John Ross moved to Sidcup in Kent, in 1928 to take up employment as a design engineer. He returned the following year to marry Millicent Helm the daughter of Mark Helm, of Gascoigne Farm on Elmwood Lane in Barwick. They married at All Saints’ Church on 31st July 1929.
A son, Donald, was born in Kent in 1932, their second child, a daughter named Dora was born in Suffolk in 1937. By this time John Ross was a design engineer working for Eastern Coach Works, in Lowestoft, which built buses. Because of the threat of seaborne invasion in the early days of the Second World War, it was deemed unsafe to produce vehicles designed to carry lots of people so close to a potential invasion port in case the vehicles were captured and used by an invading enemy. Military authorities ordered that production at Lowestoft must cease. Production was moved inland to Irthlingborough in Northamptonshire for the duration the war. Because of his position in the company, John Ross remained employed by the company when it moved, but 950 production line workers, who could not move, or were not considered to be critical to the operation of the company, did not move, and were laid off. Before the company moved production to Irthlingborough, John Ross had volunteered as a Special Constable, but it is unlikely that he would have continued this during his time living away from home.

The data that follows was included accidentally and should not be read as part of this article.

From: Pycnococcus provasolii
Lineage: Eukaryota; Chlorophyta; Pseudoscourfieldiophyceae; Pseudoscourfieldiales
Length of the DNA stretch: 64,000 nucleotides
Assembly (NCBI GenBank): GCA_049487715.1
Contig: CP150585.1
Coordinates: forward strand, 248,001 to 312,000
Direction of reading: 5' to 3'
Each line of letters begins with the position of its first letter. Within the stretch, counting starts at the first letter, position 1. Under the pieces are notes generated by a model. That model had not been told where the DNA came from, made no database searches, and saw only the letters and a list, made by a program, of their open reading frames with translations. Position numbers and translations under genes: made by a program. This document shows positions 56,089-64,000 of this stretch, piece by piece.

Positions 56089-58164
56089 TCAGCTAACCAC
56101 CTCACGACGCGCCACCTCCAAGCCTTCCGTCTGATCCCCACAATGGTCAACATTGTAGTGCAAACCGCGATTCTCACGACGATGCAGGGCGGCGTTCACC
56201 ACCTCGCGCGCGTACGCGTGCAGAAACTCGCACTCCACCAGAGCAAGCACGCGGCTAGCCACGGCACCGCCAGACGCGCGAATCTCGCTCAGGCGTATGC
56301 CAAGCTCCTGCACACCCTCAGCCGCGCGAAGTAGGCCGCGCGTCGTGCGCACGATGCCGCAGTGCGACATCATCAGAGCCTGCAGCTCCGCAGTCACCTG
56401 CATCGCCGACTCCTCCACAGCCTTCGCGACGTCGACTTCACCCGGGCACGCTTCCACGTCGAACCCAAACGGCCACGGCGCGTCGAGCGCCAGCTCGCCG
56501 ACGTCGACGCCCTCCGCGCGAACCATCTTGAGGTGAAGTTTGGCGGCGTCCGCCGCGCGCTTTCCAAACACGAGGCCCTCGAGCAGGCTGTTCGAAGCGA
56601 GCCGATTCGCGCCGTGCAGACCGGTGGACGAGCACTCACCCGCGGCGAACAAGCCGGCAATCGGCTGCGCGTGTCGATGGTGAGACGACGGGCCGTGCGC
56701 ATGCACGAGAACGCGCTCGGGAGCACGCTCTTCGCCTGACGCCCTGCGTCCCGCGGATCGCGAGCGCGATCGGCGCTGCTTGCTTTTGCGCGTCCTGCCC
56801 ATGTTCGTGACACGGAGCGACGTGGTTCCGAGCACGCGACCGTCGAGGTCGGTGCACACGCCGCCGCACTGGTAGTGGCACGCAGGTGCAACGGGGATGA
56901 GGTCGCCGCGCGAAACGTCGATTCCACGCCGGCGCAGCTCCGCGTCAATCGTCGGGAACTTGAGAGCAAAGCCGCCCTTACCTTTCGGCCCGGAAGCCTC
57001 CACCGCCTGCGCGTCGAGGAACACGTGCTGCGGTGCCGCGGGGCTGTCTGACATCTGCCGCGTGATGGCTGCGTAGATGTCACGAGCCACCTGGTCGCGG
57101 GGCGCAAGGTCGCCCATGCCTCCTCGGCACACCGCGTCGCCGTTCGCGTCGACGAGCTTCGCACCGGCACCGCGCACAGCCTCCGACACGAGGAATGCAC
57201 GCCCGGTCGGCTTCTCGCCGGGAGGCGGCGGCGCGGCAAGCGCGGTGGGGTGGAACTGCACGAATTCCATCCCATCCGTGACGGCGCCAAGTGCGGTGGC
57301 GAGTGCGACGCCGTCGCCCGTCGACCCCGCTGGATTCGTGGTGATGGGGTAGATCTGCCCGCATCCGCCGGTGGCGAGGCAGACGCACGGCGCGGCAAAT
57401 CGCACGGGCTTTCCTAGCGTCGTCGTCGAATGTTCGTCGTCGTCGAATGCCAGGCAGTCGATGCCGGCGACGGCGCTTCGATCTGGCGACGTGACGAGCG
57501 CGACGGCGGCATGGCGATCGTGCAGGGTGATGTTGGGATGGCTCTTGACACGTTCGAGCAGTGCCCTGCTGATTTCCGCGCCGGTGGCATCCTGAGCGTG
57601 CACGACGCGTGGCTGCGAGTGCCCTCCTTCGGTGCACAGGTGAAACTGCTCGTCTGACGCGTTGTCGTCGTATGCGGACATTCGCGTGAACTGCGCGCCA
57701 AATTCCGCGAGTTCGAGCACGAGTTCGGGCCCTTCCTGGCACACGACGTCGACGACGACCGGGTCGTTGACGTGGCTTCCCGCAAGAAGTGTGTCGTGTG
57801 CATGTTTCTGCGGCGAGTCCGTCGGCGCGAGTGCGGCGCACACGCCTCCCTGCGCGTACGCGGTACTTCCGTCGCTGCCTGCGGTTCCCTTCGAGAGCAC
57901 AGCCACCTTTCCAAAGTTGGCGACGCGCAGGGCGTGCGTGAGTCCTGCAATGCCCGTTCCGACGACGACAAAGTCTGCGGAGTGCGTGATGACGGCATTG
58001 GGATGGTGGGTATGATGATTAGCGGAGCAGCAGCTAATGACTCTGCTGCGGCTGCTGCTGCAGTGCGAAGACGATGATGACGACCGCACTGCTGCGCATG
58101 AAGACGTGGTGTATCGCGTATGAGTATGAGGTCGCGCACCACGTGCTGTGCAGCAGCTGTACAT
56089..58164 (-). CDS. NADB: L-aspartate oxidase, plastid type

After the war was over, Eastern Coach Works moved production back to Lowestoft, and John Ross returned to live at the family home in Skamacre Crescent in the town.
Millicent Ross died in Lowestoft in 1956. In 1958, her widower, John Ross married Marjorie Joan Howell. John Ross died on 29th May 1979. He was cremated at Great Yarmouth Crematorium in Gorleston a week later, on 4th June.